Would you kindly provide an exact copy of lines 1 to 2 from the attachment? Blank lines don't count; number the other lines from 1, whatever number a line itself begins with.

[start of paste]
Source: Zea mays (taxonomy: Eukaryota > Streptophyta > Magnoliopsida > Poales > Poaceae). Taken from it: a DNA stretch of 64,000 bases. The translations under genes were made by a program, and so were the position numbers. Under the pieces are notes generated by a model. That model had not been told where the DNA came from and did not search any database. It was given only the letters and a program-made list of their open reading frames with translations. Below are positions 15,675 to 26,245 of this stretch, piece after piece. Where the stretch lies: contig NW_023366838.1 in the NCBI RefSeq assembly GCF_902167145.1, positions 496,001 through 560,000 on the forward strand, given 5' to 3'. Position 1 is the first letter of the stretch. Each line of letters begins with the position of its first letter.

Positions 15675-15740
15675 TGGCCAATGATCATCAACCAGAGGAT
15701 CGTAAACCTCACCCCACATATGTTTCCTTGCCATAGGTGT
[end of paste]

Source: Zea mays (taxonomy: Eukaryota > Streptophyta > Magnoliopsida > Poales > Poaceae). Taken from it: a DNA stretch of 64,000 bases. The translations under genes were made by a program, and so were the position numbers. Under the pieces are notes generated by a model. That model had not been told where the DNA came from and did not search any database. It was given only the letters and a program-made list of their open reading frames with translations. Below are positions 15,675 to 26,245 of this stretch, piece after piece. Where the stretch lies: contig NW_023366838.1 in the NCBI RefSeq assembly GCF_902167145.1, positions 496,001 through 560,000 on the forward strand, given 5' to 3'. Position 1 is the first letter of the stretch. Each line of letters begins with the position of its first letter.

Positions 15675-15740